When I first saw it, I realized, when we’re doing our individual work sometimes it feels like you’re the only one, very lonely, and a lot of times, especially when you’re in public, making statements, it’s a challenge. But to see everybody here—we’re not alone and even though we only do a small part, the foundation is getting bigger and stronger and deeper and more stable. All of these faces could be replaced with kupuna who were here before us. And that’s a different tribute, because they laid the foundation and their bravery is what set the path for us.
About the subject: With deep roots in Wai‘anae, Sparky Rodrigues has been a key player in the legal fight for the halt of live-fire training in and access to Mākua Valley, which is been occupied by the U.S. military since the 1920s. He is a member of Mālama Mākua, for which he has served as director, president and board member. He is pictured above with his granddaughter Alina next to his portrait in ‘Au‘a.
Lynette Cruz, PELEKIKENA (president): IT WAS VERY LIBERATING
As told to Kathleen Wong, from a Honolulu Museum of Art blog post entitled: “Kapulani Landgraf: ʻAuʻa | Voices of Those Who Refuse, [Part] IV”
I was surprised to hear that this project was happening and I was at Thomas Square at an event called La Ho‘iho‘i Ea. I forgot who approached us but they said, “Hey you guys want to take a photo and say you are not an American? And I think everyone around me said, “Let’s do it,” and so we all trotted up the steps and took photos. I wasn’t alone when I came up, there were five or six people with us. I thought it was progressive and…nobody had ever asked. Because a lot of us are employed by the system, so this is not exactly a popular thing to say, because people are fearful. And yet, the fact that somebody would ask me that question, “Are you an American?,” and for me to be able to say, “I am not”—it was very liberating. I kind of loved the idea of being honest and straight up, and not thinking about the potential impacts of it because some point in my life I actually had to say my own truth.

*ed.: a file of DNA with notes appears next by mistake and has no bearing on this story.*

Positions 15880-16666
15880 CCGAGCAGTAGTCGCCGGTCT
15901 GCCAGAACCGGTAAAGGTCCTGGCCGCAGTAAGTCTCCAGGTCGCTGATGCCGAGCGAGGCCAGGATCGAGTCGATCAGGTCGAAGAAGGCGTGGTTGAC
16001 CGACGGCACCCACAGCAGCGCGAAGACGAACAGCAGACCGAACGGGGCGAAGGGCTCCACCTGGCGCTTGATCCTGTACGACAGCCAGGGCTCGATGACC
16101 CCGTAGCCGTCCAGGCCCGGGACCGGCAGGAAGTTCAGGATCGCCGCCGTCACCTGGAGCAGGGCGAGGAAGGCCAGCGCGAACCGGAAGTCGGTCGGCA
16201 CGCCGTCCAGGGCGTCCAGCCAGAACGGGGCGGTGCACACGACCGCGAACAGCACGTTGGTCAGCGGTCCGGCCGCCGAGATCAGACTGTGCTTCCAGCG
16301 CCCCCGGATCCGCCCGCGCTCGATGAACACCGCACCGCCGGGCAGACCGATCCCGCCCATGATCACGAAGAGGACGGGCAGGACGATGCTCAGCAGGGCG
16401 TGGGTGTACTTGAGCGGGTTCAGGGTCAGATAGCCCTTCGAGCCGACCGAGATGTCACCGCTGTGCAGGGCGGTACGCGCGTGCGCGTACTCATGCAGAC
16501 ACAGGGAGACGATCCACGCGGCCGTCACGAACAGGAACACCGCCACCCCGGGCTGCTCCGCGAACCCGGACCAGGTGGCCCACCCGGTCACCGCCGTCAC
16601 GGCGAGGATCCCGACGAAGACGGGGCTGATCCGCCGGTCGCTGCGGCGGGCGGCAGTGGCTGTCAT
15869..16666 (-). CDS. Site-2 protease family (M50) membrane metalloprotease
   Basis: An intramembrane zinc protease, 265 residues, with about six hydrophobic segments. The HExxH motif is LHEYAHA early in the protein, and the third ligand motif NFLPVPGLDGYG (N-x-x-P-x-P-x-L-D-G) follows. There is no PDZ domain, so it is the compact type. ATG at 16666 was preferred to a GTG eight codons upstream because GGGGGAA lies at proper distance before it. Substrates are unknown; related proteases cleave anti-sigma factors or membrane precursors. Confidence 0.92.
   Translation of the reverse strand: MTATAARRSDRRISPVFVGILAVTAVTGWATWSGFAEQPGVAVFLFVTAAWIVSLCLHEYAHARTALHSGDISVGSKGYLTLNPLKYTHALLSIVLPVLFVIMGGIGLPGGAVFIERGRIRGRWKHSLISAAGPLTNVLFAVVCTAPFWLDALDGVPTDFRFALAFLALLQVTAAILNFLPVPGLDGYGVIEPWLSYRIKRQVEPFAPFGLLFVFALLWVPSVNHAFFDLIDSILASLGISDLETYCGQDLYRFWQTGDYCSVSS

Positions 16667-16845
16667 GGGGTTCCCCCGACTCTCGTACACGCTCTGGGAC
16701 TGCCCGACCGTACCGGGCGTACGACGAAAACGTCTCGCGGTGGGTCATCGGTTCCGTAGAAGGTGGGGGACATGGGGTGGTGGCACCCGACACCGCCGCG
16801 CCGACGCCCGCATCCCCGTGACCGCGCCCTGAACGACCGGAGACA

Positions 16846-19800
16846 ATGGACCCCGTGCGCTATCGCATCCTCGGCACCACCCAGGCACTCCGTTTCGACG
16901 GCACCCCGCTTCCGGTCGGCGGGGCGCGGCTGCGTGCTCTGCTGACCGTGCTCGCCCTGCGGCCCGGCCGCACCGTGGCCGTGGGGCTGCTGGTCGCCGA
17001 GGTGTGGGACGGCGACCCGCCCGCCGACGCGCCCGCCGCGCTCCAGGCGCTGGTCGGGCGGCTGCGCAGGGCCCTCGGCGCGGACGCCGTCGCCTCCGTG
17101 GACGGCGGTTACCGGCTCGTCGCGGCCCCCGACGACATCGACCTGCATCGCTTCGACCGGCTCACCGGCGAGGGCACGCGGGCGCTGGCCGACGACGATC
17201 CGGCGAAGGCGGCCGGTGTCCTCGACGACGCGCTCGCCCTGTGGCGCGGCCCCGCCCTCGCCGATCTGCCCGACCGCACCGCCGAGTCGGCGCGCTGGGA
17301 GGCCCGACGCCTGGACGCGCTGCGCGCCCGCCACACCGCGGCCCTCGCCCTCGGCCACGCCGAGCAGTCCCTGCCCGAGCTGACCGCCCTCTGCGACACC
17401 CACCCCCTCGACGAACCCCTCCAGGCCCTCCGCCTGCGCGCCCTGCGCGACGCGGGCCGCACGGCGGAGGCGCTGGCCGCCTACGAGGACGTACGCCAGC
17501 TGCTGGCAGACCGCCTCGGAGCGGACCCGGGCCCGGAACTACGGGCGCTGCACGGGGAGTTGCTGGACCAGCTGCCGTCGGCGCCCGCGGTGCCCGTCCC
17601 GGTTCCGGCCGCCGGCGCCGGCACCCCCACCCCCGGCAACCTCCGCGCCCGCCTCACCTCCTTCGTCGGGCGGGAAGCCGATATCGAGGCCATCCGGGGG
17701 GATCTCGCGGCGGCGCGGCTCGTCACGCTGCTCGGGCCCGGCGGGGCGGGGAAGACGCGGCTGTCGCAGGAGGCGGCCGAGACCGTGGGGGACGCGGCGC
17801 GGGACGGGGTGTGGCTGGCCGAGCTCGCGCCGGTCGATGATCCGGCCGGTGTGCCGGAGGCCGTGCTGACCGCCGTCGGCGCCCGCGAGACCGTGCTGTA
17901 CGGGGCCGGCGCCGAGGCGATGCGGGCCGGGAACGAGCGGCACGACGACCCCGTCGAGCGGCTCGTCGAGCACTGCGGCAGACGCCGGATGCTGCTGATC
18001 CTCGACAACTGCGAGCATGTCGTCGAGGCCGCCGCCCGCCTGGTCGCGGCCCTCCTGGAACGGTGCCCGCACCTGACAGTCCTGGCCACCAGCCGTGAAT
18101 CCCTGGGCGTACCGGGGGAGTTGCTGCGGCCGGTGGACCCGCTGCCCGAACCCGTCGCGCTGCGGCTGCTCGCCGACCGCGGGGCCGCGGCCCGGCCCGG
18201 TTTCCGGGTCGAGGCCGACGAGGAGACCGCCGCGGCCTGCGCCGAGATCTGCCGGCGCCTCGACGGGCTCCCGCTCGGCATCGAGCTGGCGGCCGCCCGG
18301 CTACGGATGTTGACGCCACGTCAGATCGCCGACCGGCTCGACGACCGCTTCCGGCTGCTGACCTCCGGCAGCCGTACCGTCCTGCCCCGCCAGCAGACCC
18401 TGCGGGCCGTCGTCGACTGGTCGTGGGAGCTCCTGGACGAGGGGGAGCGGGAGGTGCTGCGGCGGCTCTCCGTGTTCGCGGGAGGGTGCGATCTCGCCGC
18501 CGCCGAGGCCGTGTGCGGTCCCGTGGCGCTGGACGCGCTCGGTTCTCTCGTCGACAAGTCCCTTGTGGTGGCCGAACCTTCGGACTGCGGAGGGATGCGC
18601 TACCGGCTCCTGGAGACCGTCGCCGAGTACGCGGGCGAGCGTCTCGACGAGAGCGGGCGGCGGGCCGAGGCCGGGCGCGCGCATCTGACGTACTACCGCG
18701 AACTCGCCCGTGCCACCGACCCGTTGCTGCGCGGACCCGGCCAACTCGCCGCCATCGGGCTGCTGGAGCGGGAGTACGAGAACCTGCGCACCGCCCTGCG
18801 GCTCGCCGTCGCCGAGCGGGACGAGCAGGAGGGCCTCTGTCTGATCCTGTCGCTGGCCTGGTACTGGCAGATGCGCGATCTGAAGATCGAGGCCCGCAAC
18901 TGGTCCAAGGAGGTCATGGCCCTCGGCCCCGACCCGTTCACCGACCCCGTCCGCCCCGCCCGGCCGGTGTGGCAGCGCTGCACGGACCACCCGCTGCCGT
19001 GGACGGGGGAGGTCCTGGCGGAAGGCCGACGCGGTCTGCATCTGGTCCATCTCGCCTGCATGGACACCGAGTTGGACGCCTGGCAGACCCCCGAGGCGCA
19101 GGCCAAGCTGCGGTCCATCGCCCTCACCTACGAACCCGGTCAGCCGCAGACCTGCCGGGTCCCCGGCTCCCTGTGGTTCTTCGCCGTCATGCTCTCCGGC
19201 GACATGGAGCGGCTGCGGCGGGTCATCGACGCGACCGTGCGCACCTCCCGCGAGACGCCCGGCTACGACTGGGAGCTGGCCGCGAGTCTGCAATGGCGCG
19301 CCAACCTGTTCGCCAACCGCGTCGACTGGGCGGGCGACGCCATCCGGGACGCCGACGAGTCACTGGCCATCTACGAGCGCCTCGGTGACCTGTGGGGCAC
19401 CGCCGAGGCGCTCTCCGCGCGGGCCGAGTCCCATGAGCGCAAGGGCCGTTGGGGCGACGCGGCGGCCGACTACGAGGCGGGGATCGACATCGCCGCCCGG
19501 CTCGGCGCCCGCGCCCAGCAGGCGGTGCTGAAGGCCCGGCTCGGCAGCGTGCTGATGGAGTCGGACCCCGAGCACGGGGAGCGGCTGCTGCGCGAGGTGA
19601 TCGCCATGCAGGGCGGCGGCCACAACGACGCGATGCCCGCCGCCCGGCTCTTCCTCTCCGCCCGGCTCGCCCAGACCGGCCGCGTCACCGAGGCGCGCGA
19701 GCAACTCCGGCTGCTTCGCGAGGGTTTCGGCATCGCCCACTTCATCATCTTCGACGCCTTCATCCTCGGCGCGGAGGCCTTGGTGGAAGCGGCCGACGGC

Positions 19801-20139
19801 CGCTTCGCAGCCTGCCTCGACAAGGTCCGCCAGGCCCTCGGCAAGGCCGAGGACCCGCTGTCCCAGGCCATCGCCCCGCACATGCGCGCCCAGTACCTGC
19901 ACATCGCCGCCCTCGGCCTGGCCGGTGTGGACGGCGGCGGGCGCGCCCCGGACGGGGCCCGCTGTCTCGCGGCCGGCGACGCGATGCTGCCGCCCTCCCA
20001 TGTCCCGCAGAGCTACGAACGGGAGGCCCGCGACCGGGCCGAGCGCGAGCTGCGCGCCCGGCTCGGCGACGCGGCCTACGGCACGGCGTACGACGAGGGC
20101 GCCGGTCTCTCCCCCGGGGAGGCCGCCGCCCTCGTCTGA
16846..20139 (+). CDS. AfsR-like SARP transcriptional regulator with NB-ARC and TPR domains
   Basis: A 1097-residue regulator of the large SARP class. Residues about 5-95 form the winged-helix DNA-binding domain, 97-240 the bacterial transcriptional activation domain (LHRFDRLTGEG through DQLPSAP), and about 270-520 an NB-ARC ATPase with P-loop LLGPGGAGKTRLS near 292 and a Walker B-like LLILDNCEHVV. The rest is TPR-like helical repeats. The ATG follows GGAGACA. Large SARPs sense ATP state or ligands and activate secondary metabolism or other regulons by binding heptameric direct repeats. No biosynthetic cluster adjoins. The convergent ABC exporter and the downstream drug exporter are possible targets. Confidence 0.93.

Just coming in here this morning overwhelmed me. I actually felt like I am going to cry because all of these faces represent voices. They represent people I have met over the years, and they are where I am and everybody wants to say their truth. And it’s about time. So for me this is a really good and forward thinking and probably controversial topic, but eh, that’s the way it is and history tells us we are moving in that direction. Whether people like it not, whether it is popular or not, it is irrelevant. I can be me.
I am proud to be among so many outspoken, educated, well-respected people in my community. It makes me feel not alone. Because I think for many years I felt like the crazy person in the group, the one who would say stuff that other people found indelicate, so you’ve always got to watch your words, but here in this space, it’s kind of safe, and I really like it.
About the subject: Dr. Lynette Cruz is a retired professor of anthropology at Hawai’i Pacific University (HPU), where she is currently kupuna-in-residence. When her sister and her family became homeless in the 1980s, her awareness of this issue spurred the woman who thought the only thing she could do was work in fast food to attend college. She is a long-time community organizer and advocate for Hawaiian independence.